The clash between the Anglo-French demand for and Wilson’s resolute refusal of an indemnity set up one of the most contentious debates of the conference, leading to a classic compromise that was rich in unintended consequences. To protect Lloyd George and Clemenceau from the wrath of the overinflated expectations of their electorates, the conference sought to separate Germany’s moral responsibility to pay an indemnity, established in Article 231 (the ‘War Guilt’ clause), from the Allied intention to demand only that Germany pay reparations for those categories specified in Article 232. The waters were further muddied by Wilson’s later controversial acceptance of the argument, advanced on Lloyd George’s behalf by Jan Christian Smuts of South Africa, that since soldiers were only civilians in uniform, the cost of pensions and allowances paid to Allied soldiers and their dependants could legitimately be added to the list of what might more conventionally be termed reparations. Some of the parameters of the controversies surrounding reparations were thus established before the conference opened and continue to generate historical debate.
The location of the conference was itself controversial. Lloyd George and Wilson originally favoured Geneva or Lausanne, but Wilson then decided that Switzerland was ‘saturated with every kind of poisonous element and open to every hostile element in Europe’. When House agreed to Clemenceau’s strong plea for Paris, Lloyd George was left isolated. He acquiesced with bad grace:
I never wanted to hold the Conference in his bloody capital … but the old man wept and protested so much that we gave way.
Only somewhere the size of Paris could accommodate the thousands of delegates who would soon flood there, but the atmosphere in a city so recently menaced by German armies, raided by German planes and bombarded by the terrifying ‘Big Bertha’ shells – one of which, hurtling through the roof of Nôtre Dame Cathedral, killed many of those at prayer – was hardly likely to be conducive to moderation or generosity.
There is a strong case that the most important decision to face the conference was one that was not taken. Many assumed that peacemaking in 1919 would follow the pattern established in 1814-15. Then the immediate issues relating to France and its former enemies were settled by the Treaty of Paris (May 1814) before France joined the other great powers, some of the smaller states and former neutrals at the Congress of Vienna (November 1814 to June 1815) to consider the wider aspects of the settlement. This model was the basis of the French proposals for the organization and protocol of the conference circulated on November 29th, 1918. These assumed that the Allies would establish their terms and dictate them, without negotiation, to Germany. Then former enemies and neutrals would meet with the victors to settle broader questions, significantly including the League, placed last on the proposed agenda – a move hardly likely to endear the suggestion to Wilson, especially when the French stated that the Fourteen Points were ‘not sufficiently defined in their character to be taken as a basis for a concrete settlement of the war’. The plan was disregarded and not replaced.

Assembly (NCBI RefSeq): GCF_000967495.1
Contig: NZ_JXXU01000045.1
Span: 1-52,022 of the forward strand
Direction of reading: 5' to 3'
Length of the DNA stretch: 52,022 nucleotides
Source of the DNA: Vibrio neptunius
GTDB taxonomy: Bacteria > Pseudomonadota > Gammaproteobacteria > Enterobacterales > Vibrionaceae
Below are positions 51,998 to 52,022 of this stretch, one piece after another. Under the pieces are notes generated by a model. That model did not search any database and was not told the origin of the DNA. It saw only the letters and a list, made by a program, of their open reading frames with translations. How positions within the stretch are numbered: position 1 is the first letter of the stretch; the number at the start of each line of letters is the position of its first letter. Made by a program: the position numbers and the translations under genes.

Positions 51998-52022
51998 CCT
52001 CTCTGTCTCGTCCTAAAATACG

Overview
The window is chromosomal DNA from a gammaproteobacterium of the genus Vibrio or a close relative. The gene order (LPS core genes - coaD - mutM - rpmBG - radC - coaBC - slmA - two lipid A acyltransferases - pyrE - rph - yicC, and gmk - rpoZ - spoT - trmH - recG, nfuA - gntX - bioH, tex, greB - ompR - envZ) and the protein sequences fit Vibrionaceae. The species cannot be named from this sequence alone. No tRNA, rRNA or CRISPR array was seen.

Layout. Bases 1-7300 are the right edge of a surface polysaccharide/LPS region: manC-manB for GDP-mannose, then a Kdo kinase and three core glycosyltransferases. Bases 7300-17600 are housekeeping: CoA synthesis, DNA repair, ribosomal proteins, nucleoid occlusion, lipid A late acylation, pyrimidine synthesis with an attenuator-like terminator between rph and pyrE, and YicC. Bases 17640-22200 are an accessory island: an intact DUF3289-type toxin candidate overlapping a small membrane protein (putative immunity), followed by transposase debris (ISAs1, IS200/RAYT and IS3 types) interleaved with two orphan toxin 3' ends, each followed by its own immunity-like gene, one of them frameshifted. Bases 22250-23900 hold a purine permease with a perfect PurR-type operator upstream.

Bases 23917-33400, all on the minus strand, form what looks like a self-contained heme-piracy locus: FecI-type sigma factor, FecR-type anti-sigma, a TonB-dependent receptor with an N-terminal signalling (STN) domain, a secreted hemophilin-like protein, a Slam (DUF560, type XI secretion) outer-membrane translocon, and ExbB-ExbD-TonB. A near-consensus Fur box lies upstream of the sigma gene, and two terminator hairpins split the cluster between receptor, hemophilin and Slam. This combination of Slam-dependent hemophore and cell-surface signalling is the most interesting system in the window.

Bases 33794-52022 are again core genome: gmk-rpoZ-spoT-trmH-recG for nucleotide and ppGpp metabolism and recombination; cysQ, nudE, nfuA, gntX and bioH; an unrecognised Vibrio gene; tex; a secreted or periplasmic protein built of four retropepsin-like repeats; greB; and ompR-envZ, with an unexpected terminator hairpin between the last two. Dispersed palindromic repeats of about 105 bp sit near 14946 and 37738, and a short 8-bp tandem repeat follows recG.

Thus, when the peace conference opened, it had a number of parallel structures, some allowing the Allies to establish their peace terms for Germany, some considering wider aspects of the shaping of the new Europe and yet others studying broader questions, such as the League. The lack of a clear decision as to the process of peacemaking helped to create the profound sense of confusion apparent in many of the contemporary letters and diaries of participants. Paul Cambon, the veteran French ambassador to London, summed it up thus:
No matter how hard you try, you cannot imagine the shambles, the chaos, the incoherence, the ignorance here.
His brother, Jules, predicted after the opening ceremony that the result would be ‘une improvisation’.
This was certainly true of the early work of many of the commissions to establish the Allies’ terms. Assuming that, in the absence of a firm alternative directive, there would be negotiations with the Germans, the Allied representatives set out their maximum demands in order to allow room for later manoeuvre and concession. It soon became clear that it was only with great difficulty that the Allies could agree among themselves on a number of the questions. It also became obvious that, with only a modicum of the skill and finesse with which Talleyrand had set France’s enemies at each others’ throats in 1815, any competent German negotiators could create havoc with Allied unity. Gradually, and tacitly, the presumption of no negotiation evolved but the lack of a firm decision helped to create what has been criticized as the mathematical absurdity of the treaty, a whole greater than the sum of its parts. Nicolson later reflected: ‘Had it been known from the outset that no negotiations would ever take place with the enemy, it is certain that many of the less reasonable clauses of the Treaty would never have been inserted.’